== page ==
A possible exception could be Buffett’s highly unusual entry and exit on Taiwan Semiconductors. The value investing legend rarely buys either tech stocks or foreign companies, making the chipmaker an unusual holding for his portfolio.
The rapid exit from such a large position was equally unusual, suggesting that Buffett drastically changed his evaluation of the business. One possible explanation for this could be a decision that the geopolitical risks posed by China are too high for Berkshire to invest in Taiwan. With China currently acting more aggressively toward the island nation, Buffett may have decided to invest more safely in domestic companies.
The Taiwan Semiconductor situation also highlights Buffett’s perennial willingness to admit mistakes. Rather than hold onto poor positions, the Oracle of Omaha has typically been willing to close them quickly and move on to greener pastures.
Buffett may also be eyeing larger opportunities in the near future. For example, Berkshire received approval last year to buy up to 50 percent of Occidental Petroleum. Buffett has clearly been bullish on oil over the last year, and further acquisitions of Occidental shares could come in 2023. To some extent, the sales made in Q4 could be intended to rebalance Berkshire’s portfolio ahead of other planned investments.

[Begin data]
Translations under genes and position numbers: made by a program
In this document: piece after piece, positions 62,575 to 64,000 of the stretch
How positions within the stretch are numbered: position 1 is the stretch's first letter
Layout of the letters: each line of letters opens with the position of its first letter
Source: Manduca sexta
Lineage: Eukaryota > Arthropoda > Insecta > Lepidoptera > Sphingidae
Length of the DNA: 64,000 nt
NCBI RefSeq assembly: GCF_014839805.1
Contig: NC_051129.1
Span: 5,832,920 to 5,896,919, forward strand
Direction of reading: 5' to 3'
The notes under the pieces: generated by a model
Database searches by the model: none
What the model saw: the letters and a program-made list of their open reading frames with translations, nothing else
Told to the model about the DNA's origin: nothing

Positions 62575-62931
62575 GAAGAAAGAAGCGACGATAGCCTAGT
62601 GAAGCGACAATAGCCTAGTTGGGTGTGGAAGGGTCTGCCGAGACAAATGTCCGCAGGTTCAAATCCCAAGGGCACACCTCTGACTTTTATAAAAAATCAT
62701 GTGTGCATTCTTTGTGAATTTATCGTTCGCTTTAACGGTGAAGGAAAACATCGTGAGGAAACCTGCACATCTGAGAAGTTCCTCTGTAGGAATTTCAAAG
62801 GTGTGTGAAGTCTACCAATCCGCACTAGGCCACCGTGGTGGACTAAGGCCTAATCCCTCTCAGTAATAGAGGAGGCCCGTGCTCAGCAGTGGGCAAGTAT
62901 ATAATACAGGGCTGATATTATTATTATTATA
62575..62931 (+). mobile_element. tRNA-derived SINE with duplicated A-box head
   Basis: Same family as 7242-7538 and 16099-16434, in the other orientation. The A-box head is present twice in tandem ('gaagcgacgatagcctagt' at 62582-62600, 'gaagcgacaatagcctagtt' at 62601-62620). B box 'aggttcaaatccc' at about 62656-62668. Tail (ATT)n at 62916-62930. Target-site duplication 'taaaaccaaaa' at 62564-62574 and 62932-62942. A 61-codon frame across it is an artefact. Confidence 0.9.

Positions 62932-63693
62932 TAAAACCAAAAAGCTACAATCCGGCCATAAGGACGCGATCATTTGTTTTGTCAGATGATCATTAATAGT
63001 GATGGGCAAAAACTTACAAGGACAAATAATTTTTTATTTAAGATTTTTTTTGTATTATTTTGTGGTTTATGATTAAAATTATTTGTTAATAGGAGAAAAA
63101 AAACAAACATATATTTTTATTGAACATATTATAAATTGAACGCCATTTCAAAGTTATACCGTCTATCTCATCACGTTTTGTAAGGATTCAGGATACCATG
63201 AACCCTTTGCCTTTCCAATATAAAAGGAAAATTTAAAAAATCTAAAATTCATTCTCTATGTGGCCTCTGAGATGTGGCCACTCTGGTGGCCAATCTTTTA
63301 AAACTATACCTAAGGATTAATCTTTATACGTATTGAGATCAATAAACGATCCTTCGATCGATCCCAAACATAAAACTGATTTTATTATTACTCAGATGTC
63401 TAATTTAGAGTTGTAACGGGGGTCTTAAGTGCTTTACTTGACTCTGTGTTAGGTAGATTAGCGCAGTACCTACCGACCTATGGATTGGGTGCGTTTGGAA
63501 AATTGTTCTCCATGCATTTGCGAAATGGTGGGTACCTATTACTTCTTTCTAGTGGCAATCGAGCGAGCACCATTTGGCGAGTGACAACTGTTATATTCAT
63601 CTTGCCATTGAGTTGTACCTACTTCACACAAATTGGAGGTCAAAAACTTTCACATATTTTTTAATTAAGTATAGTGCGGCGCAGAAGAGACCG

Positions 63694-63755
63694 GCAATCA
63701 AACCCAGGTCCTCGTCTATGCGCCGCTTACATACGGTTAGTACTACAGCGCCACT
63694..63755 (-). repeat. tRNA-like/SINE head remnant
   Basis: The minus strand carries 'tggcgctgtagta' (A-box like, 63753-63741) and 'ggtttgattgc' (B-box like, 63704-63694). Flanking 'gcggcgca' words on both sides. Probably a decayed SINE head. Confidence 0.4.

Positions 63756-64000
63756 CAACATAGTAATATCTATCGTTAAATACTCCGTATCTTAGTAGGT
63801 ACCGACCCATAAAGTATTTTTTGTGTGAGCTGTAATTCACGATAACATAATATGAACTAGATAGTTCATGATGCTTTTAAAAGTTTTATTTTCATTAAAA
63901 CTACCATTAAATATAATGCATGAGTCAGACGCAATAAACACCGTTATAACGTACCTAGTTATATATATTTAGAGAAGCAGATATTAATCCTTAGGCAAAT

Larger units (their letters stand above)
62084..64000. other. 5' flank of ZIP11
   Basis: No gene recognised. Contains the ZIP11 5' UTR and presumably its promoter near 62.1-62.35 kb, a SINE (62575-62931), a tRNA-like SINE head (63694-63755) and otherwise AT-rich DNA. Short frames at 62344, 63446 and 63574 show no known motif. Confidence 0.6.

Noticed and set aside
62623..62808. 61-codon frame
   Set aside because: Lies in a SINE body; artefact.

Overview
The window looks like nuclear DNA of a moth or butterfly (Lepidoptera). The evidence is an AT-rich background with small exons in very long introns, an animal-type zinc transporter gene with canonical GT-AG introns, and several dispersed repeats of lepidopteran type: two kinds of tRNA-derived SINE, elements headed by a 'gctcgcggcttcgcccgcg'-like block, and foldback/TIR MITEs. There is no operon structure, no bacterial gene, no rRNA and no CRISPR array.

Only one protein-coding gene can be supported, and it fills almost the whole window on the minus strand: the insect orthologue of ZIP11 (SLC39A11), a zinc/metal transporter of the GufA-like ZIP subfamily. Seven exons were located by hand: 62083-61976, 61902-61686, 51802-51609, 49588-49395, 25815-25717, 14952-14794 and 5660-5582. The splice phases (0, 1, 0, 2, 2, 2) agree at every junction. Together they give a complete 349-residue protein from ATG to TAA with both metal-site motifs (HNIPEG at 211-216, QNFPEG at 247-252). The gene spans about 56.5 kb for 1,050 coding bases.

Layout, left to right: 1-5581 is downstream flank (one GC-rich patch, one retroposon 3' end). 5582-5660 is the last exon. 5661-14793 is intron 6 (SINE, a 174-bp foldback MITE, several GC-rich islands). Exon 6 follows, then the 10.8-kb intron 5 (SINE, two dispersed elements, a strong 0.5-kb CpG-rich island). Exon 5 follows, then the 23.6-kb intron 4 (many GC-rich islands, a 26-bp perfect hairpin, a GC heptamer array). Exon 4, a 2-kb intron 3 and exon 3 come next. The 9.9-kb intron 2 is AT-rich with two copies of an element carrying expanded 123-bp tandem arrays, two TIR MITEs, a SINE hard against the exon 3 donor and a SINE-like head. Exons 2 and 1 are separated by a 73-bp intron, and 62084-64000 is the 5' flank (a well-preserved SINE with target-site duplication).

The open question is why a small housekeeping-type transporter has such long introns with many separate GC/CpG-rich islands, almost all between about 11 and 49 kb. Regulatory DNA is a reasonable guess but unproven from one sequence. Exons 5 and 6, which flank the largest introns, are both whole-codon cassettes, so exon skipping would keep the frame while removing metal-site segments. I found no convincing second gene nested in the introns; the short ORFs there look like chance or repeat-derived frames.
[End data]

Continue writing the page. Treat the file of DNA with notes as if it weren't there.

Should Buffett’s Sales Alarm Investors?
While Warren Buffett has made some unusual moves recently, investors likely have no reason to panic. The Oracle of Omaha’s value investing strategy has proven itself over more than 60 years, and it seems that Buffett is simply continuing to do what works. Although the US and global economies could be in for a rough year in 2023, the current sales at Berkshire Hathaway are likely just business as usual.
In fact, value investors like Buffett often find better opportunities in bear markets than they do in bull markets. Because this style of investing focuses more on the present value of a business than its future growth potential, value investing is a natural fit for periods when stocks sell off. As such, investors who follow Buffett’s strategy may see good opportunities this year.
Investors who hold Berkshire Hathaway stock also seem to have little to fear. The company’s earnings handily beat consensus estimates throughout 2022, despite the challenges posed by inflation, higher interest rates and ongoing supply shortages. As a company with an enormous cash reserve and highly diversified business holdings, Berkshire is likely well-positioned to ride out 2023 with minimal difficulties.
So, while Buffett and Berkshire may be selling a bit more aggressively than usual, these moves are likely not necessarily red flags for investors. Ups and downs in the market notwithstanding, Buffett appears to be continuing his long streak of value investing much as he always has.